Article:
• If it finds a match, and new_path is not empty, it redirects to new_path.
  • If it finds a match, and new_path is empty, it sends a 410 ("Gone") HTTP header and an empty (contentless) response.
  • If it doesn't find a match, the request continues to be processed as usual.

The middleware only gets activated for 404 errors -- not for 500 errors or responses of any other status code.

Note that the order of MIDDLEWARE_CLASSES matters. Generally, you can put RedirectFallbackMiddleware toward the end of the list, because it's a last resort.

Note

If you're using both the redirect and flatpage fallback middleware, consider which one (redirect or flatpage) you'd like checked first. We suggest flatpages before redirects (thus putting the flatpage middleware before the redirect middleware), but you might feel differently.

Adding, Changing, and Deleting Redirects

You can add, change and delete redirects in two ways:

Via the Admin Interface

If you've activated the automatic Django admin interface, you should see a "Redirects" section on the admin index page. Edit redirects as you would edit any other object in the system.

Via the Python API

Redirects are represented by a standard Django model that lives in django/contrib/redirects/models.py. Hence, you can access redirect objects via the Django database API, for example:

>>> from django.contrib.redirects.models import Redirect
>>> from django.contrib.sites.models import Site
>>> red = Redirect.objects.create(
...     site=Site.objects.get(id=1),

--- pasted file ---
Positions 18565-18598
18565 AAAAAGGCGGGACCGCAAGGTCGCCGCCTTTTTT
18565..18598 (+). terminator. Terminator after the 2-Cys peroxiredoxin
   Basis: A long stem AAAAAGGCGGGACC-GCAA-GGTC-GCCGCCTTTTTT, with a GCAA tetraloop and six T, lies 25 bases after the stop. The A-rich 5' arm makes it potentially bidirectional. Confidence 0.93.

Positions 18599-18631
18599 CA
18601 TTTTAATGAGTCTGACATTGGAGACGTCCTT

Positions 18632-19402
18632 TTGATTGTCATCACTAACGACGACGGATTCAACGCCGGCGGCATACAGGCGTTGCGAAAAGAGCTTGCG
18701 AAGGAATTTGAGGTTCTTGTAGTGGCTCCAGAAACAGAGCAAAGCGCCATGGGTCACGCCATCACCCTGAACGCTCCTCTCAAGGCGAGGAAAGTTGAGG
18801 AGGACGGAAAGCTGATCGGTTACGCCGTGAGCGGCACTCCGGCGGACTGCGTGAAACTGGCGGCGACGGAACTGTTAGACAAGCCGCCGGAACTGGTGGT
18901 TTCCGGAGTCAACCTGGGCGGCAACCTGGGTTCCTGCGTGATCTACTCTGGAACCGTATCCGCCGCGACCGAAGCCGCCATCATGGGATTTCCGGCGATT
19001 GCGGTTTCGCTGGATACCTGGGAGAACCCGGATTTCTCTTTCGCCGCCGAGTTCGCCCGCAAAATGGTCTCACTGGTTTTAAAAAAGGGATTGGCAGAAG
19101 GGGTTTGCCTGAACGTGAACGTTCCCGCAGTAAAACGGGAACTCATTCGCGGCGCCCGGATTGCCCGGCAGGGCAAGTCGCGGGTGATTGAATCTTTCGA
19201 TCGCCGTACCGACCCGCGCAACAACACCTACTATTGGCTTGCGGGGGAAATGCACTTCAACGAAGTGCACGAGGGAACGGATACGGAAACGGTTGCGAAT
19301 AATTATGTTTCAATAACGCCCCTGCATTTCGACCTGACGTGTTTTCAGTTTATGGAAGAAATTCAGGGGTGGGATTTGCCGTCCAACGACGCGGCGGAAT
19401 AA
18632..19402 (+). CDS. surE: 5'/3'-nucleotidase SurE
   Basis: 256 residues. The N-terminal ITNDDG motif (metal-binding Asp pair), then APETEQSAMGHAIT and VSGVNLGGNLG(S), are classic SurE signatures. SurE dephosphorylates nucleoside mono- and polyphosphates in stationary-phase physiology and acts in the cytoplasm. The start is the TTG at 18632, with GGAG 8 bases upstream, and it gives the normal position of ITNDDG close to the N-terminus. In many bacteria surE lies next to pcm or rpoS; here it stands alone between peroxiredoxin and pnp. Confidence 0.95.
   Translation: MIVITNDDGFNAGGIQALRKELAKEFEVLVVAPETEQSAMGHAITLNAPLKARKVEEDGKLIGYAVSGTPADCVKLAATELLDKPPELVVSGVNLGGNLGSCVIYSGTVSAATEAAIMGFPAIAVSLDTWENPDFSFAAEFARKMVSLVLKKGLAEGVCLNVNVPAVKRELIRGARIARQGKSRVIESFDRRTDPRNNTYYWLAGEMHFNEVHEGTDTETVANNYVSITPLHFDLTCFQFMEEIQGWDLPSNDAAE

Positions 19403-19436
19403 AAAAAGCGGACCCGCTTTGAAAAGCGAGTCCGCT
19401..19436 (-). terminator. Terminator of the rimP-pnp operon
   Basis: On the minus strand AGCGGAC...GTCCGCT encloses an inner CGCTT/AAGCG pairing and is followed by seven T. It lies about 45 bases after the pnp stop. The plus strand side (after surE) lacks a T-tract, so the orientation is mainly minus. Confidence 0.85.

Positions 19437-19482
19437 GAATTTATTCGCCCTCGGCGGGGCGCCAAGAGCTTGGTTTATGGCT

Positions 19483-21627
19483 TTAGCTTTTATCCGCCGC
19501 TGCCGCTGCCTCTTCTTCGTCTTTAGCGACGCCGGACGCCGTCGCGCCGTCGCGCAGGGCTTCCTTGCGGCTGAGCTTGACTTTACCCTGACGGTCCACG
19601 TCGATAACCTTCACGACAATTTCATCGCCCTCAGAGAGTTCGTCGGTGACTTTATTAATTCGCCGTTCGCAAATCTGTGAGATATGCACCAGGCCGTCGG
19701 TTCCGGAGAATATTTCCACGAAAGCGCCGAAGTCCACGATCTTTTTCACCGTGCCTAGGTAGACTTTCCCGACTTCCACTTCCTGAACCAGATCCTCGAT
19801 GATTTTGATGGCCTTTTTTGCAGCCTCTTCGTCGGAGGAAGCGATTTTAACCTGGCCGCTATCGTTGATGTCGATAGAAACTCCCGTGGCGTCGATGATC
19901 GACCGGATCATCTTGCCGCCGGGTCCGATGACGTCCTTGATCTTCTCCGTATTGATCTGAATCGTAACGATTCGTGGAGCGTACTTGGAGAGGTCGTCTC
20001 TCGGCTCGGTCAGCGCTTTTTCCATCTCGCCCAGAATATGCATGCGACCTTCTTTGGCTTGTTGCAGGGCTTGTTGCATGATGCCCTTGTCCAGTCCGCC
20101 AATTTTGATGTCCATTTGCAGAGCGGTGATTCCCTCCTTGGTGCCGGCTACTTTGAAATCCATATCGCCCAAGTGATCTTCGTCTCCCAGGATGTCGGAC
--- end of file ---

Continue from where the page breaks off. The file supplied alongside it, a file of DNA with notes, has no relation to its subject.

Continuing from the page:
...     old_path='/music/',
...     new_path='/sections/arts/music/',
... )
>>> Redirect.objects.get(old_path='/music/')
<Redirect: /music/ ---> /sections/arts/music/>

CSRF Protection

The django.contrib.csrf package protects against Cross-Site Request Forgery (CSRF).

CSRF, also known as "session riding," is a Web site security exploit. It happens when a malicious Web site tricks a user into unknowingly loading a URL from a site at which that user is already authenticated, hence taking advantage of the user's authenticated status. This can be a bit tricky to understand at first, so we walk through two examples in this section.

A Simple CSRF Example

Suppose you're logged in to a webmail account at example.com. This webmail site has a Log Out button that points to the URL example.com/logout -- that is, the only action you need to take in order to log out is to visit the page example.com/logout.

A malicious site can coerce you to visit the URL example.com/logout by including that URL as a hidden <iframe> on its own (malicious) page. Thus, if you're logged in to the example.com webmail account and visit the malicious page that has an <iframe> to example.com/logout, the act of visiting the malicious page will log you out from example.com.

Clearly, being logged out of a webmail site against your will is not a terrifying breach of security, but this same type of exploit can happen to any site that trusts users, such as an online banking site or an e-commerce site, where the exploit could be used to initiate an order or payment without the user's knowledge.

A More Complex CSRF Example

In the previous example, example.com was partially at fault because it allowed a state change (i.e., logging the user out) to be requested via the HTTP GET method. It's much better practice to require an HTTP POST for any request that changes state on the server. But even Web sites that require POST for state-changing actions are vulnerable to CSRF.

Suppose example.com has upgraded its Log Out functionality so that it's a <form> button that is requested via POST to the URL example.com/logout. Furthermore, the logout <form> includes this hidden field: